The Portrait of a Project Manager

You study to become a project manager, accrue experience as you lead project after project, update your management skills by attending workshops, exercise leadership each day, and learn from your mentors. But have you wondered what personality traits you need to become an effective project manager or, ideally, a leader? Find out which personality traits are especially useful for a project manager.

Generally, an effective project manager is:

  • Honest
  • Open
  • Diplomatic
  • Assertive
  • Persuasive
  • Able to see the “big picture”
  • Able to handle uncertainty

Probably the most appreciated quality of a leader is honesty. Always keep your promises if you want the team to trust you as their leader. Being open with your intentions and open to suggestions is also something you want to be known for as a project manager if you want to gain your team’s trust and maintain it. Being diplomatic is essential when managing people, as you’ll be managing a palette of personalities, some contrasting with yours or with each other, and you’ll have to make sure the team functions harmoniously as one entity. You’ll have to resolve conflicts, motivate the team to do what they don’t feel like doing, communicate bad news to the key stakeholders, negotiate budget and schedule extensions, and more—all tasks requiring diplomacy. Along with diplomacy, you’ll need to exercise assertiveness and persuasiveness to convince others to support your decisions.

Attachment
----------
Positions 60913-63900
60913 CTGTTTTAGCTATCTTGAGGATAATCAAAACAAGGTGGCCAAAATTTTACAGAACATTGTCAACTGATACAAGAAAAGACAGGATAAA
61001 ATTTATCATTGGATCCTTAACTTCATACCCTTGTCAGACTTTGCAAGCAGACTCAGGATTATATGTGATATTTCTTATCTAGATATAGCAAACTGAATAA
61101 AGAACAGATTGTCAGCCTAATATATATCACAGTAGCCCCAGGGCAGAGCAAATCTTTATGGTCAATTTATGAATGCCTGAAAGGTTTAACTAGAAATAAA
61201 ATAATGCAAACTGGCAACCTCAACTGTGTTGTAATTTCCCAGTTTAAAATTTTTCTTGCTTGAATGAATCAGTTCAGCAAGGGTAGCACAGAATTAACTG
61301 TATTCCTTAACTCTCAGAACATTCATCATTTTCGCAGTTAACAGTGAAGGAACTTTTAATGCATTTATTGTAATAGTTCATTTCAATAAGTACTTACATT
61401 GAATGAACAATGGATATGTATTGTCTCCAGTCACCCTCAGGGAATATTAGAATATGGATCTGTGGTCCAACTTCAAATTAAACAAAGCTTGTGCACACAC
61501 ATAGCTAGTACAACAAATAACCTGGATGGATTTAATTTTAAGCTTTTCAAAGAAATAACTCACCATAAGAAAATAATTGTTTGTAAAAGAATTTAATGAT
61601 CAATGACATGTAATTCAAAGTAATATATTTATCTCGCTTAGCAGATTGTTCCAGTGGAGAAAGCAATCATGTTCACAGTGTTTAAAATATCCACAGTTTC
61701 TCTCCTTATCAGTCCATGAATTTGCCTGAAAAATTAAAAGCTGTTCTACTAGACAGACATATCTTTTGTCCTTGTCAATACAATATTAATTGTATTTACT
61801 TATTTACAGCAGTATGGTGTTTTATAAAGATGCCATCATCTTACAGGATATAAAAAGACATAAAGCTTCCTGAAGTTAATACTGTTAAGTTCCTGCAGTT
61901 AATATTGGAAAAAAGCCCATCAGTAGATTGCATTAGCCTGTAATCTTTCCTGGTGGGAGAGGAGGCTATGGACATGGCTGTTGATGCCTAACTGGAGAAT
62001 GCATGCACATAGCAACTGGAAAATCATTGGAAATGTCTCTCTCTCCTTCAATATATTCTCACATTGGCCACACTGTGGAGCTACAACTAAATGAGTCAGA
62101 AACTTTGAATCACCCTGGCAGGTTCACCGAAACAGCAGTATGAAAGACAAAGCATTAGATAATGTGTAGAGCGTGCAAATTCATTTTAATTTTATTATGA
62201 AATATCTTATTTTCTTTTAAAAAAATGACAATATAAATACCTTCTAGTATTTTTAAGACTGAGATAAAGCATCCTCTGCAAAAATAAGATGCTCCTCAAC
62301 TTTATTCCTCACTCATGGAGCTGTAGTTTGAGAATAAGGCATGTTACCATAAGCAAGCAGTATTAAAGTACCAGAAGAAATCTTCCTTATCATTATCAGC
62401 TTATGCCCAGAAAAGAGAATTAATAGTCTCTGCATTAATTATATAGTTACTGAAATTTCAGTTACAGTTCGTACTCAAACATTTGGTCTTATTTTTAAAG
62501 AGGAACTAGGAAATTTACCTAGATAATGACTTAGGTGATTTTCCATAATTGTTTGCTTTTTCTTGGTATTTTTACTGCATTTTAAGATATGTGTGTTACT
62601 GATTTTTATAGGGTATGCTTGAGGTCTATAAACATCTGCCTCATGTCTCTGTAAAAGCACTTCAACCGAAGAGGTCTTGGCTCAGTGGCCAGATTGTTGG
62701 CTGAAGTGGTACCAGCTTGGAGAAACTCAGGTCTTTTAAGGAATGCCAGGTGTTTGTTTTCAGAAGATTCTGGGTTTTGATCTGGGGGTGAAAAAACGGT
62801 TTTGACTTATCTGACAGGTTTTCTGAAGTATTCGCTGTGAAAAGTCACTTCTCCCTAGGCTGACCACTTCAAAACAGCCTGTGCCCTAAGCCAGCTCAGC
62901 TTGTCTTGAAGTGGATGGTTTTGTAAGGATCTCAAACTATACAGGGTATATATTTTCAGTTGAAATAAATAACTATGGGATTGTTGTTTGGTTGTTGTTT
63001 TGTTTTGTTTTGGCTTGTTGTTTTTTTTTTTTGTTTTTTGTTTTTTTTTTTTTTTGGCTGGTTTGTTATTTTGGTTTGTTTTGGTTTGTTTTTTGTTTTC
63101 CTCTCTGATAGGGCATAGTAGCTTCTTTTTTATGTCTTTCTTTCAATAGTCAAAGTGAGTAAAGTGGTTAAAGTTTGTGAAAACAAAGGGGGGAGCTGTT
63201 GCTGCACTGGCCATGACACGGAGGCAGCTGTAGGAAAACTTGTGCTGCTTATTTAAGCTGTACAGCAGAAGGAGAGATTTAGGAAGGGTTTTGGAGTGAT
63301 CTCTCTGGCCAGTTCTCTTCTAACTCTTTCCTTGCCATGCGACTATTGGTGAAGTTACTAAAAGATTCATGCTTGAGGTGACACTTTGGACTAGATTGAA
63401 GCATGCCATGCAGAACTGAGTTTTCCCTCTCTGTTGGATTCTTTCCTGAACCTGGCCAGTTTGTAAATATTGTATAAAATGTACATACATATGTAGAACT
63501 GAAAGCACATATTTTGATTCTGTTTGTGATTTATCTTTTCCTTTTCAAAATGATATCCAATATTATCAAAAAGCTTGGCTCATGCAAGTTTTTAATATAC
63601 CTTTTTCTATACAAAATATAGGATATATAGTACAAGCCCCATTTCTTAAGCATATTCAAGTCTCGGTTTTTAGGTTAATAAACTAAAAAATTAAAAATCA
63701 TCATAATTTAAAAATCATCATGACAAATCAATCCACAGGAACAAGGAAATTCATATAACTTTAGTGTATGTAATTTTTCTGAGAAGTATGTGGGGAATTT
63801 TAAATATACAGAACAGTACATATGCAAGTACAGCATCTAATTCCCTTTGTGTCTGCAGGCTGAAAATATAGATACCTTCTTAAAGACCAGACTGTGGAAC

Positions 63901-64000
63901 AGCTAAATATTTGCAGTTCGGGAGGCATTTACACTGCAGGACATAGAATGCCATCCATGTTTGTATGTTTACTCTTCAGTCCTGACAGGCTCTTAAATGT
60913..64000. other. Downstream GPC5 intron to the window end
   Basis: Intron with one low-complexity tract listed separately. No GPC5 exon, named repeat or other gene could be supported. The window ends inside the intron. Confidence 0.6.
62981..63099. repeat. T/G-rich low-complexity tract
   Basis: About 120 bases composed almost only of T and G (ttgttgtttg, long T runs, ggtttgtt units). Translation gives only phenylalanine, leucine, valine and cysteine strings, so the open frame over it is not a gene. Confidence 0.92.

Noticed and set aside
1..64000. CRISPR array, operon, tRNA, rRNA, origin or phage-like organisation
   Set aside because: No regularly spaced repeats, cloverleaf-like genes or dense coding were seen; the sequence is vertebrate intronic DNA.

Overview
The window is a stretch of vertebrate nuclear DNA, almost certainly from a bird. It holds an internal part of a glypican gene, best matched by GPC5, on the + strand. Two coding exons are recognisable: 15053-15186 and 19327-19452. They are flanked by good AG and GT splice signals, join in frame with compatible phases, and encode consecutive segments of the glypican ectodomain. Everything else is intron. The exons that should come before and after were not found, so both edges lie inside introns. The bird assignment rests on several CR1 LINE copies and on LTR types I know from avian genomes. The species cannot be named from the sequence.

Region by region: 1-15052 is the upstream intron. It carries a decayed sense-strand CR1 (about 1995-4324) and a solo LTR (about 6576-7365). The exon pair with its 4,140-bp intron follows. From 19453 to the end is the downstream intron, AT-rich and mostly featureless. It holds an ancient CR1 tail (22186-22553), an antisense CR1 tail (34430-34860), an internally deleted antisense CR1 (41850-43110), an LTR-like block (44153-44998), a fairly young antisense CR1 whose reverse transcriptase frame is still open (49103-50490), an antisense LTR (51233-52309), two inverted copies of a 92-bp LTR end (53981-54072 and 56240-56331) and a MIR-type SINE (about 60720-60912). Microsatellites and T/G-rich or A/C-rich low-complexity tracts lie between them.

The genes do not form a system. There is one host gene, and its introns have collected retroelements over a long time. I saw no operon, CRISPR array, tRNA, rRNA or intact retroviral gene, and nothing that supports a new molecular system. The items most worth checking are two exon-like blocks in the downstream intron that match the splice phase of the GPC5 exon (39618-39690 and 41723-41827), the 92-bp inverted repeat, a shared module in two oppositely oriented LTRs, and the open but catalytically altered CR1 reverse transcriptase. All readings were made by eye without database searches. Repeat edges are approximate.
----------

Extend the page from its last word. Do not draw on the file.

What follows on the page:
A project manager who cannot see the forest for the trees will be far from an effective manager, and likely lean towards micromanaging. The project manager has to be able to see the big picture at all times, not get lost in details and letting the project’s budget slip while focusing too closely on the tasks being done perfectly according to schedule, for example. Of course, as a project manager, you cannot know everything about every aspect of the project at any time, and this is why you should learn to delegate tasks. This allows you to focus on the big picture of the project at any point along its lifecycle so that you are able to make swift and good decisions should a crisis arise. (more…)